“ANG1005 has been shown to be active against leptomeningeal metastases of breast cancer, and therefore this study accepts patients who have leptomeningeal disease in addition to those with parenchymal brain metastases,” Dr. Ibrahim said. “We think this might prove to be one of the very few instances where a cytotoxic compound is active against leptomeningeal disease as well as parenchymal disease.”
The current study was initiated on the basis of preliminary data from other clinical trials, which indicated that ANG1005 was active against glioblastoma and brain metastases from breast and lung cancers. “We are very excited about this potential role for this drug,” Dr. Ibrahim said.
Increasing patients’ options
All three clinical trials are examining the objective response rate; the trials will also assess progression-free and overall survival and the drugs’ safety and tolerability. Although early results of the trials are not yet available, Dr. Ibrahim is optimistic that patients in the studies will benefit from the treatments.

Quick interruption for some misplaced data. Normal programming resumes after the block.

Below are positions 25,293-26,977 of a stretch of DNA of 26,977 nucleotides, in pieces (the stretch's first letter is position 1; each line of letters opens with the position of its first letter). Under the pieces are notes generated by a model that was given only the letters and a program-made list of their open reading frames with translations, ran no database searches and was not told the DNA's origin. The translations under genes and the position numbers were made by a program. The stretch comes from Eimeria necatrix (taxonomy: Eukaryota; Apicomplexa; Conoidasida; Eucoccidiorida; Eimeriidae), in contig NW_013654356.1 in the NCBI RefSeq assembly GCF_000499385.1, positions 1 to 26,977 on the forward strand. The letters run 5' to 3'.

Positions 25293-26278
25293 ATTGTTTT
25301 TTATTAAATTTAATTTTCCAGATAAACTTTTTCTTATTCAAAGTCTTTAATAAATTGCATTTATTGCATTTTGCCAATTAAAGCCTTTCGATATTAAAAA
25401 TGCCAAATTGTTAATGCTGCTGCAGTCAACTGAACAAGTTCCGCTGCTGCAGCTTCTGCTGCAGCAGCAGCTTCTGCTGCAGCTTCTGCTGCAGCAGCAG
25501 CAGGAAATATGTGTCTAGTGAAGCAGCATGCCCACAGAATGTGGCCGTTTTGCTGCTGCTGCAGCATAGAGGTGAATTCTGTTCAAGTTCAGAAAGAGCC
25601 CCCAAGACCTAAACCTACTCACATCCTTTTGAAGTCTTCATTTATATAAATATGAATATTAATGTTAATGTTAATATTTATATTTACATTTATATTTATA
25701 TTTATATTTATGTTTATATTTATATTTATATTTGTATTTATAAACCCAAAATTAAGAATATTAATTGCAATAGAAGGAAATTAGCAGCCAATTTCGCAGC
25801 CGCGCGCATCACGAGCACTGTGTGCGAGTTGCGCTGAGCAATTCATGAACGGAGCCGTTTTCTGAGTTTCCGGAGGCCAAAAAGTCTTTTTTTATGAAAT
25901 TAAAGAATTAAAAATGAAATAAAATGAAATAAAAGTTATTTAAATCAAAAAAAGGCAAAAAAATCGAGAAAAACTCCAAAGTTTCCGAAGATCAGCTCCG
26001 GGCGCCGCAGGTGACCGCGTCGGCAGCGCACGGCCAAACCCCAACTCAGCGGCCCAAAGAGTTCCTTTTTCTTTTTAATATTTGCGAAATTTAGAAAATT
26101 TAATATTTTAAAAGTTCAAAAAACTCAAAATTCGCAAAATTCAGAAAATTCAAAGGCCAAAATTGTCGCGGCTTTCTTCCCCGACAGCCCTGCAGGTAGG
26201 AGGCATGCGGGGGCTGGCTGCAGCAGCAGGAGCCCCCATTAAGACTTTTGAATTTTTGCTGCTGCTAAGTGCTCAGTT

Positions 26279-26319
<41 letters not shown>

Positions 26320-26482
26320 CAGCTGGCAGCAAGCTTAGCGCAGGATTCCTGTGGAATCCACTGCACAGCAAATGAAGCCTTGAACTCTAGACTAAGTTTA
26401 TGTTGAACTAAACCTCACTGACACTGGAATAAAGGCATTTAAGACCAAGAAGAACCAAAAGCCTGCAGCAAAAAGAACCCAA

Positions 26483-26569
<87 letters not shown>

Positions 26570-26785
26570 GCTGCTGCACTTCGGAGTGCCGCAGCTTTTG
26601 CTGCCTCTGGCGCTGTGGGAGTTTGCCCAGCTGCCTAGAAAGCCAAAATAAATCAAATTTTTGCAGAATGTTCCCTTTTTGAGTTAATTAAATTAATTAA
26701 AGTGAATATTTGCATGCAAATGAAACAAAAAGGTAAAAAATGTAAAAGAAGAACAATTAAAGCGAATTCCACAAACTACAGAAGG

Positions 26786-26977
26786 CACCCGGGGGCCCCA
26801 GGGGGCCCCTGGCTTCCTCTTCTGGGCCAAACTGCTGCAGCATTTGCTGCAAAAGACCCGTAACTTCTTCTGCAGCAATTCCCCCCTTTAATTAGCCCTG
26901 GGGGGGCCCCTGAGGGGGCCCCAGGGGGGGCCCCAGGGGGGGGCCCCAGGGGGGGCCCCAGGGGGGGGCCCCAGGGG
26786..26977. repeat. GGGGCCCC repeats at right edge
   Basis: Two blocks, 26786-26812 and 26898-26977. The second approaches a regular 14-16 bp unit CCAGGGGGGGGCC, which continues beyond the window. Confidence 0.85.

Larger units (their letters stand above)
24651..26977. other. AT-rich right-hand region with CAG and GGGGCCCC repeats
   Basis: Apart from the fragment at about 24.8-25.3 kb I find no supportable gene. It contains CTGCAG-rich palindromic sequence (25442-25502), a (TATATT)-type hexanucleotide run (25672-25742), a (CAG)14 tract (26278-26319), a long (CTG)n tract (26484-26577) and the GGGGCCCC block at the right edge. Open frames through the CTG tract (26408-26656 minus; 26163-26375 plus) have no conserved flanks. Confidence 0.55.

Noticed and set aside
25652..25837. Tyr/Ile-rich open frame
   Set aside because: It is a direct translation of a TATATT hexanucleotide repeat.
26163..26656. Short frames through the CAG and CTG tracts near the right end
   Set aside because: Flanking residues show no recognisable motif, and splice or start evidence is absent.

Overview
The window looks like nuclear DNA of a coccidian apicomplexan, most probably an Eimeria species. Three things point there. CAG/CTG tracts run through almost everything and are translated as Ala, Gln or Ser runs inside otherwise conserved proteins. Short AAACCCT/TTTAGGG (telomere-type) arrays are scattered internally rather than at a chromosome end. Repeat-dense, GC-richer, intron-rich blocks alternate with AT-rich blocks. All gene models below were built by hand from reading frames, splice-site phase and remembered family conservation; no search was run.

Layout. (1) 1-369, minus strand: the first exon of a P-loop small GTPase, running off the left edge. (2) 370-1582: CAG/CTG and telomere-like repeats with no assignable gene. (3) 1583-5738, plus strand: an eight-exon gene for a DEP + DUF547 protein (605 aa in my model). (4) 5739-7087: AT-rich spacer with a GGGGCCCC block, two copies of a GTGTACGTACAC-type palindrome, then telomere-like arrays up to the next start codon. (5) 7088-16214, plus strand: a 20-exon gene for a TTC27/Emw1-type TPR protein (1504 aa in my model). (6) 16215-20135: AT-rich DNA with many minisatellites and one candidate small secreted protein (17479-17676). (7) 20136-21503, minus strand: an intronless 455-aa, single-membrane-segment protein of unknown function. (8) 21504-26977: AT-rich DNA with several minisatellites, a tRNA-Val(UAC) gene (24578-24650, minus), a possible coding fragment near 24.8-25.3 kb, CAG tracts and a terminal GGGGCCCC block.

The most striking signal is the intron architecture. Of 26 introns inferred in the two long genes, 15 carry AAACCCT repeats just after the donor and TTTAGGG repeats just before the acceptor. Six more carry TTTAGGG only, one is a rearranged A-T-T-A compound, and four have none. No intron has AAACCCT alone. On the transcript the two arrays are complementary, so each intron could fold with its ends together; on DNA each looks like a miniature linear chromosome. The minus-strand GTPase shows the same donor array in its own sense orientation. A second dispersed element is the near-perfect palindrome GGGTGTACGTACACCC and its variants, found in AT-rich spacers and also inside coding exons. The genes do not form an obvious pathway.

The prospect of adding systemic drugs to the treatment options available for patients with brain metastases from breast cancer is promising, Dr. Ibrahim said. “Surgery and radiation therapy are effective modalities of treatment for breast cancer patients with brain metastases,” he said. “However, the duration of benefit is always limited. These trials offer other options for these patients, and we hope the trials will also add to our understanding of the biology of metastasis to the brain. This knowledge could lead to treatments that could control existing metastatic disease or prevent the occurrence of brain metastases in breast cancer patients at high risk.”
For more information, contact Dr. Nuhad Ibrahim at 713-792-2817. To learn more about the ongoing clinical trials of systemic therapy for patients with brain metastases from breast cancer, visit www.clinicaltrials.org and select study No. 2010-0198, 2013-1007, or 2014-0854.
OncoLog, May 2015, Volume 60, Issue 5